Magnitude 6.8 - FOX ISLANDS, ALEUTIAN ISLANDS, ALASKA
2011 September 02 10:55:54 UTC
- This event has been reviewed by a seismologist.
|Depth||35.5 km (22.1 miles)|
|Region||FOX ISLANDS, ALEUTIAN ISLANDS, ALASKA|
|Distances||45 km (27 miles) SW of Amukta Island, Alaska|
85 km (52 miles) SW of Yunaska Island, Alaska
1658 km (1030 miles) WSW of Anchorage, Alaska
2410 km (1497 miles) W of WHITEHORSE, Yukon Territory, Canada
|Location Uncertainty||horizontal +/- 14 km (8.7 miles); depth +/- 4.4 km (2.7 miles)|
|Parameters||NST=824, Nph=825, Dmin=172.5 km, Rmss=0.81 sec, Gp= 54°,|
M-type=centroid moment magnitude (Mw), Version=9
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The September 2, 2011 Fox Islands earthquake occurred as a result of oblique-thrust faulting near the boundary between the Pacific and North American plates south of the Central Aleutian Islands of Alaska. The focal mechanism of the earthquake shows slip occurred on a fault almost perpendicular to expected northwest-southeast plate boundary deformation, and broadband depth modeling indicates a shallower rupture (32-35 km) than would be expected for slab interface events (45-50 km). This leads us to infer that the earthquake likely occurred within the overriding North American Plate, potentially related to block rotations within the arc as the upper plate responds to stresses generated from increasing obliquity of Pacific Plate subduction and relief on the downgoing slab. At the location of this event, the Pacific plate converges with North America at a rate of approximately 71 mm/yr in a northwesterly direction.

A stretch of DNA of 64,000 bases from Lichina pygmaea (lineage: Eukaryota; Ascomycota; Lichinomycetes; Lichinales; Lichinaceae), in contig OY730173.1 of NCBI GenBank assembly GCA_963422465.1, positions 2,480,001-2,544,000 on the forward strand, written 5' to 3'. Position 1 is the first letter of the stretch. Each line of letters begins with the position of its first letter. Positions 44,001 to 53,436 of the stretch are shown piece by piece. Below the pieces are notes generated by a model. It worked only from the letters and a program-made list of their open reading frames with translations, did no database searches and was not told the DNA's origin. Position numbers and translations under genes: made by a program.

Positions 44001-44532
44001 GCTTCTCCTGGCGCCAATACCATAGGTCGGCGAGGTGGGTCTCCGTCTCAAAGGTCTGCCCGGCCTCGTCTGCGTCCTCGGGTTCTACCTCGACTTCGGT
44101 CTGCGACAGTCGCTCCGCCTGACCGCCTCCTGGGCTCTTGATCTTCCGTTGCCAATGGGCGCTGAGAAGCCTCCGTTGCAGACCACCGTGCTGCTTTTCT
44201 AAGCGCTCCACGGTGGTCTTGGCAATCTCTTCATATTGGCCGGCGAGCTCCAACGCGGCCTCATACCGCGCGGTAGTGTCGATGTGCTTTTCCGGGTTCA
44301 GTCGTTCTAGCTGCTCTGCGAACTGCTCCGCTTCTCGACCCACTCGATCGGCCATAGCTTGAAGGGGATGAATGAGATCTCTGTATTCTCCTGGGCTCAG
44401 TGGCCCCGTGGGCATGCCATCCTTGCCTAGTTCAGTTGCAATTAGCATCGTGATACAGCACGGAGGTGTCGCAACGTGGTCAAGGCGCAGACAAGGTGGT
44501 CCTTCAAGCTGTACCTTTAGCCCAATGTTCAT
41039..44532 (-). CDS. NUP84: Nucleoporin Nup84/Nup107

The September 2 earthquake is located approximately 25 km to the northeast of (and 30 km shallower than) an M 7.2 earthquake of June 24, 2011, which is thought to have ruptured a steeply dipping fault within the subducting Pacific Plate. Historically, the section of the Aleutians arc in the vicinity of these events is less active than other parts of this subduction zone, though it has hosted 12 events of magnitude 6 or greater since the early 1970's. The shallow subduction zone interface to the south of the September 2 event ruptured in the M 8.6 Central Aleutians earthquake of 1957, which spawned a large and damaging tsunami locally, that also impacted the shores of Hawaii and California.
Scientific & Technical Information
- Preliminary Earthquake Report
- U.S. Geological Survey, National Earthquake Information Center:
World Data Center for Seismology, Denver